// the extend property, if present
if (definition.extend) {
// attach the prototype
Class.prototype = definition.extend.prototype;
// chain it, recycling the Class itself
Class.prototype = new Class;

// enrich the prototype with other definition properties
for (var key in definition) {
// but only if functions, since
// we would like to add the magic
if (typeof definition[key] === "function") {
Class.prototype[key] = callViaParent(
Class.prototype[key],
definition[key]
);
}
}
} else {
// nothing to extend
// just enrich the prototype
for (var key in definition) {
Class.prototype[key] = definition[key];
}
}
// be sure the constructor is this one
Class.prototype.constructor = Class;
// return the class
return Class;
}
// let's imagine new Class SHOULD BE an instanceof Class
// or remove the new when you create one
Class.prototype = Function.prototype;


// magic callback to add magic, yeah!
function callViaParent(parent, method) {
// create runtime the wrapping method
return function () {
// create runtime the bounded $parent
// note that ONLY $ is local scope
// $parent will defined in the GLOBAL scope
var $ = $parent = function () {
return parent.apply($this, arguments);
};
// trapped reference for the $parent call
var $this = this;
// invoke the current method
// $parent will be the one defined
// few lines before
var result = method.apply(this, arguments);
// since the method could have another $parent call
// we want to be sure that after its execution
// the global $parent will be again the above one
$parent = $;
// return the result
return result;
};
}

We've got all the magic we need to define our classes, ready?

var A = new Class({
a: function () {
console.log("A#a");
},
b: function () {
console.log("A#b");
},
c: function () {
console.log("A#c");
}
});

var B = new Class({
extend: A,
a: function () {
console.log("B#a");
},
b: function () {
// oooops, we have only one
// entry point for the parent!
$parent();
console.log("B#b");
}
});

var C = new Class({
extend: B,
a: function () {
$parent();
console.log("C#a");
},
b: function () {
$parent();
console.log("C#b");
},
c: function () {
$parent();
console.log("C#c");
}
});

The B.prototype.b method cannot emulate what we have tested before via Hard Coded Pattern. The $parent variable can obviously "host" one method to call, the A.prototype.b and nothing else.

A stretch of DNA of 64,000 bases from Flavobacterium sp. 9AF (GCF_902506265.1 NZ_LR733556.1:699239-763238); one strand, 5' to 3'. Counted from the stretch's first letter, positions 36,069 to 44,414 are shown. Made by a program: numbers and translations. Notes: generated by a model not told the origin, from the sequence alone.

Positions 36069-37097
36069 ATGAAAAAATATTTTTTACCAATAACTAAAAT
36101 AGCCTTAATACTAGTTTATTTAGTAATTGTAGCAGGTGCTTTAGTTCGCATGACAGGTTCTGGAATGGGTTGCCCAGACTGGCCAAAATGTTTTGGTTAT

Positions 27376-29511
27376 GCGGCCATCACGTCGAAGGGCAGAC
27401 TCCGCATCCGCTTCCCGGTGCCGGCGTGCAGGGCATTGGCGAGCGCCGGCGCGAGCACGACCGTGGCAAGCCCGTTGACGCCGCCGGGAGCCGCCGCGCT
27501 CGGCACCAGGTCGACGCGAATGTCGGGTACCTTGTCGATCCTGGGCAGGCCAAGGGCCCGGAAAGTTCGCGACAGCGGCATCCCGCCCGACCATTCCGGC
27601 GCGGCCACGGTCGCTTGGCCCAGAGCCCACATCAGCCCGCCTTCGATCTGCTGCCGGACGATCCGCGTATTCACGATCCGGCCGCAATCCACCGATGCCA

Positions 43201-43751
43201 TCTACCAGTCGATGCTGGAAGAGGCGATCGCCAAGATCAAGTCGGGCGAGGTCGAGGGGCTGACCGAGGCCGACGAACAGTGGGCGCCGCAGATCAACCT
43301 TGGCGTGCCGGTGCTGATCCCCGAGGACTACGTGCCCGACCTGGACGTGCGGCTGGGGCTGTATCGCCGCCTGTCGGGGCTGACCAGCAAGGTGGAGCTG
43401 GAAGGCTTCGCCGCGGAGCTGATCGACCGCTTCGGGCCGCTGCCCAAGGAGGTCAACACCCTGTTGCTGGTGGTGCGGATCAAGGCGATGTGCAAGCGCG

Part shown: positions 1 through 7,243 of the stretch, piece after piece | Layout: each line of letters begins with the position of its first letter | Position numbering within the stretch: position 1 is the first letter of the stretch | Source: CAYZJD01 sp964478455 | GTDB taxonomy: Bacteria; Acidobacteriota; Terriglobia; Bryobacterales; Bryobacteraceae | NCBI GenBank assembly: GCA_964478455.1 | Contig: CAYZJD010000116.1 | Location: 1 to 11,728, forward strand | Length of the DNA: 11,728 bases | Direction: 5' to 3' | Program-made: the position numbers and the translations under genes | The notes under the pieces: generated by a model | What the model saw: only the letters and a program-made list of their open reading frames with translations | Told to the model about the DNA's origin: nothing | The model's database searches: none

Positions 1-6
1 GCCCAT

Here we can already spot the first limitation about the magic we would like to bring in our daily code. Let's test it in any case:

var test = new C;
console.log('-------------------------');
test.a();
console.log('-------------------------');
test.b();
console.log('-------------------------');
test.c();

The result?

B#a
C#a
-------------------------
A#b
B#b
C#b
-------------------------
A#c
C#c

Cool, at least what we expected, is exactly what happened!

Pros

This pattern is closer to the classic one and simpler to understand. The global reference is something we could ignore if we think how many chars we saved during classes definition.

Cons

Everything is wrong. The parent is a function, not a reference and the real parent is bound for each method call. This is a performances killer, a constant global namespace pollution, and quite illogical, even if pretty.
Finally, we have only one method to call, and zero parent access, since each method will share a runtime created global $parent variable, and it will never be able to recycle any of them since the this reference could be potentially always different for every method invocation.

Slightly Better Alternatives

At least to avoid global scope pollution with a runtime changed $parent, some framework could implement a different strategy: send the $parent as first variable for each method that extends another one. Strategies to speed up this process are different, but one of the most efficient could be:

function callViaParent(parent, method) {